-The ‘will-he-won’t-he?’ around Herlings began on Saturday morning. Thirteen days after Ivo Monticelli’s front wheel had fractured his shoulder blade, the Dutchman was considering a return at Lommel based on his famed ability to manage pain, the sand, and in consideration of the world championship standings that saw him only 51 points down on Gajser before the gate had dropped in Belgium. Herlings passed a medical check, his KTM 450 SX-F passed through technical control, and then he completed a training moto on Saturday morning to inform the team that he’d try to race on Sunday. An eventual 1-5 meant a 9-point gain on Gajser and reduction of the gap to 42. The performance defied belief although the repercussions of his exertions will only come to light in the next days. Post-race Herlings seemed genuinely distressed with the drama at the start of the second moto and the nagging thought that a second GP win of 2021 had escaped him. If this was his speed and potential carrying an injury, then it is scary to think what he would have done fully fit. His winning margin over Febvre in the first moto was almost 30 seconds. “With the way I feel now then it was not a good decision [to race] but a lot of championships have slipped away [from me in the past],” he said afterwards. “I’m just like my trophy on the podium: I seem to be made of glass. It’s pretty frustrating at times…but right now I think I am [mentally] in a good place. I don’t want to give up this championship so quickly. We’ll keep fighting and hopefully stay in one piece.”
-MX2 saw Monster Energy Yamaha’s Jago Geerts succeed at home and without Red Bull KTM’s World Champion Tom Vialle (the Frenchman was seventh and missing bike time due to his right-hand injury) or teammate Ben Watson to worry about as had been the case in 2020, Geerts was able to deal with two fairly uneventful races to please the crowd; welcomed back to Lommel and sorely missed last autumn. In the absence of Roan Van De Moosdijk (a broken scaphoid) it was teenager (and the cooly named) Kay De Wolf who again animated the Dutch fans at the fence sides with a first-ever moto victory and a second podium finish of his rookie season on the Rockstar Energy Husqvarna. De Wolf rode brilliantly to keep Geerts at bay in the second moto. If he can add his sand speed to other surfaces then the Netherlands have yet another ‘Herlings successor’ in their midst. De Wolf’s showing was further evidence of how the proximity in the level between MX2 and the EMX250 European Championship feeder series is narrowing. De Wolf, Red Bull KTM’s Mattia Guadagnini, and Monster Energy Yamaha’s Thibault Benistant have all won motos this year despite being rookies in Grand Prix. It’s hard to deduce whether an exceptional generation is fast emerging or the MX2 class is lacking in authentic star power.
-Along with Vialle and Geerts, Monster Energy Yamaha’s Maxime Renaux is perhaps the biggest hitter of the category. The Frenchman has won just one moto this season but has appeared on the podium four times and now has a 26-point lead over Guadagnini who crashed and only managed 12th in his Lommel GP debut. If there is one rider looking more prepared for championship spoils, then it’s the #959 and it’s realistic to foresee his progression into MXGP sooner rather than later.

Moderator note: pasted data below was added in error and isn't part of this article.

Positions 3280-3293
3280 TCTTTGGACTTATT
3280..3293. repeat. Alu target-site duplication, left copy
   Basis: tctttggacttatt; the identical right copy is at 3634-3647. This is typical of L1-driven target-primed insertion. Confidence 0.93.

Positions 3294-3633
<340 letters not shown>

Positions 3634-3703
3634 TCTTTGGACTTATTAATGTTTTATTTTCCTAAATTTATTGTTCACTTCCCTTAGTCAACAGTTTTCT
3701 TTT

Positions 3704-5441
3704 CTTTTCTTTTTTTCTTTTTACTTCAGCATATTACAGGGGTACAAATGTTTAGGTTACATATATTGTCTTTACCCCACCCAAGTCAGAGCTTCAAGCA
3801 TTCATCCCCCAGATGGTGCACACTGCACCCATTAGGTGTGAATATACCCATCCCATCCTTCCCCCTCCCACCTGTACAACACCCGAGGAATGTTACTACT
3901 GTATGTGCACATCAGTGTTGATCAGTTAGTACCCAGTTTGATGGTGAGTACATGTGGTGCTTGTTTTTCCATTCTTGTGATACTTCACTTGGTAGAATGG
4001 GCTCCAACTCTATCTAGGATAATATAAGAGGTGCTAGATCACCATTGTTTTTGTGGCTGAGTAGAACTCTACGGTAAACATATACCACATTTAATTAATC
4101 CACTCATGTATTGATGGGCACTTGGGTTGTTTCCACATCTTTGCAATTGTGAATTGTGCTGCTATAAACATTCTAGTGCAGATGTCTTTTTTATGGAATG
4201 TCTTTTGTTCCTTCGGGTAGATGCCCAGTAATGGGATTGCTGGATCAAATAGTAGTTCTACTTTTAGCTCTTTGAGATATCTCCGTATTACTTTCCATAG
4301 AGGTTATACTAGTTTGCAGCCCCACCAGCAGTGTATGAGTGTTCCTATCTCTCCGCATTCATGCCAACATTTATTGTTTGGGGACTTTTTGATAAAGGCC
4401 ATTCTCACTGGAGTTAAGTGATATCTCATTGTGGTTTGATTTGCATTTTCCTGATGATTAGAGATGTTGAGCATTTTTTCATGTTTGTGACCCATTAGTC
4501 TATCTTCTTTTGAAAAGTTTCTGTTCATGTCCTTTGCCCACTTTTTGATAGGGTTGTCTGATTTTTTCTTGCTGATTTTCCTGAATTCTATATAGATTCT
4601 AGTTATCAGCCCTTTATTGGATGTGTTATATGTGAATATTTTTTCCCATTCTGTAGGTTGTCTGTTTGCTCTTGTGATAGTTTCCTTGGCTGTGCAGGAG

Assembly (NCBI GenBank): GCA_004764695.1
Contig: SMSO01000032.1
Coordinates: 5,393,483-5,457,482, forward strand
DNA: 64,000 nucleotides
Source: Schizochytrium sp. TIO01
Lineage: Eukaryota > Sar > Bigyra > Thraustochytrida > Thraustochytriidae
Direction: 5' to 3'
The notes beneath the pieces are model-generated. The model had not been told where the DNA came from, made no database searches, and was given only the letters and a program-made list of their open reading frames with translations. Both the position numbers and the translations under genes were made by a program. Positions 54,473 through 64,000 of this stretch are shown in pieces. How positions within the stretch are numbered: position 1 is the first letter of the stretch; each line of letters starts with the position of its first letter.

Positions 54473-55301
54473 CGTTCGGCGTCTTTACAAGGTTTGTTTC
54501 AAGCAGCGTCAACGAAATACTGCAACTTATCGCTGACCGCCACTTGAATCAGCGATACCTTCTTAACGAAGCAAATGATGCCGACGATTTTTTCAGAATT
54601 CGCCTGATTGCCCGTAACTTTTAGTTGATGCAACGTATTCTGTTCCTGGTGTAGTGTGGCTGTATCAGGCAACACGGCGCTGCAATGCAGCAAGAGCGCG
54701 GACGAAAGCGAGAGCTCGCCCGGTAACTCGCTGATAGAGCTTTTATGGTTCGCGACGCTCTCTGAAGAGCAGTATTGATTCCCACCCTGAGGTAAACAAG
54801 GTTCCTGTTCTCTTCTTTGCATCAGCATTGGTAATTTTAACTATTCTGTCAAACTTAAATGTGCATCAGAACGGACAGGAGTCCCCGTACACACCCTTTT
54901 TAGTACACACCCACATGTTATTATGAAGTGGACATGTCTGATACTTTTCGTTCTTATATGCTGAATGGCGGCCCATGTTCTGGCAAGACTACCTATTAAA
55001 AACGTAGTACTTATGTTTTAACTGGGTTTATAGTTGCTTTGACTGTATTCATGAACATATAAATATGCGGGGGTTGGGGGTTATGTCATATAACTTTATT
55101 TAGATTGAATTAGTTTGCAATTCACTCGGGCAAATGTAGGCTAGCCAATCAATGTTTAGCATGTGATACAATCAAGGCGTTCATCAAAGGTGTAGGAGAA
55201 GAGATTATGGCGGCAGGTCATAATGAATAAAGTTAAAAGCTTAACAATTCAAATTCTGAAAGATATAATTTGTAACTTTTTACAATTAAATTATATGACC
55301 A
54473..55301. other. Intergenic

-There was plenty of talk about the Monster Energy FIM Motocross of Nations at Lommel with the date for the 74th edition of the event less than two months away. There had initially been talk of a switch to Matterley Basin for the third visit since 2006 with the UK removing pandemic restrictions on public events, but Mantova has been given the green light. Another subject was the possible implementation of FIM Motocross World Championship points and treating the motos at Mantova like ‘another grand prix’. The impracticality of the scheme was thankfully renounced by Infront Moto Racing, whose CEO, David Luongo said to us: “The idea was on the table because we have to defend events, and this one is the most important of the season. If we saw that it was necessary then we would have done this, but from what we see and understand we have the guarantee that all the top guys will be there. For us it’s good to keep the same format as always.” Defending champions Team Netherlands have already committed to Mantova, as have Team Italy (both nations fancying their chances in both the terrain and home ground respectively) and Team France Manager Pascal Finot was in Lommel to gauge interest for most successful country in the last decade. According to Finot, there is eagerness from current AMA Pro National 450 Class pace-setter Dylan Ferrandis to travel back to Europe although previous winners like Febvre were cool on the idea due to the Nations scheduling between Grands Prix in Sardinia and Germany.
-Round two of the FIM’s Women’s World Championship represented the first visit by WMX to Lommel since the series was inaugurated in 2008. WMX had previously dipped into the sand with Grands Prix in Lierop and Valkenswaard in Holland. Mistakes kept championship leader Courtney Duncan away from the podium and allowed Shana Van Der List to win on her KTM for the first time. The Dutchwoman’s 2-1 gave her control of the red plate. Five-times world champ Kiara Fontanesi took her GasGas to the podium in second place ahead of another podium ‘debutant’ in the form of Lynn Valk. “I’m happy to see different girls on the podium, it means the generation is changing and championship is interesting,” said the Italian. WMX seems to be increasing in popularity with healthy entry numbers and a six-round calendar for the first time since 2018. “Also, it’s good to see that we complete [fill] the gate; some of the girls even have to go home after qualifying,” she added. “It’s positive for the championship. The battle is bigger than the other years.”
-The MXGP schedule was looking more fragile at Lommel with international travel not getting any easier in the European block, and the sad cancellation of the Grand Prix of Finland for the second year running came as a result of MXGP being unable to circumnavigate quarantine policies. Speculation still exists over Argentina and the Indonesian double bill in November/December which leaves races like Spain, Portugal, and Italy at the end of the slate open to potentially doubling-up to extend the breadth of the final championship standings. Latvia next.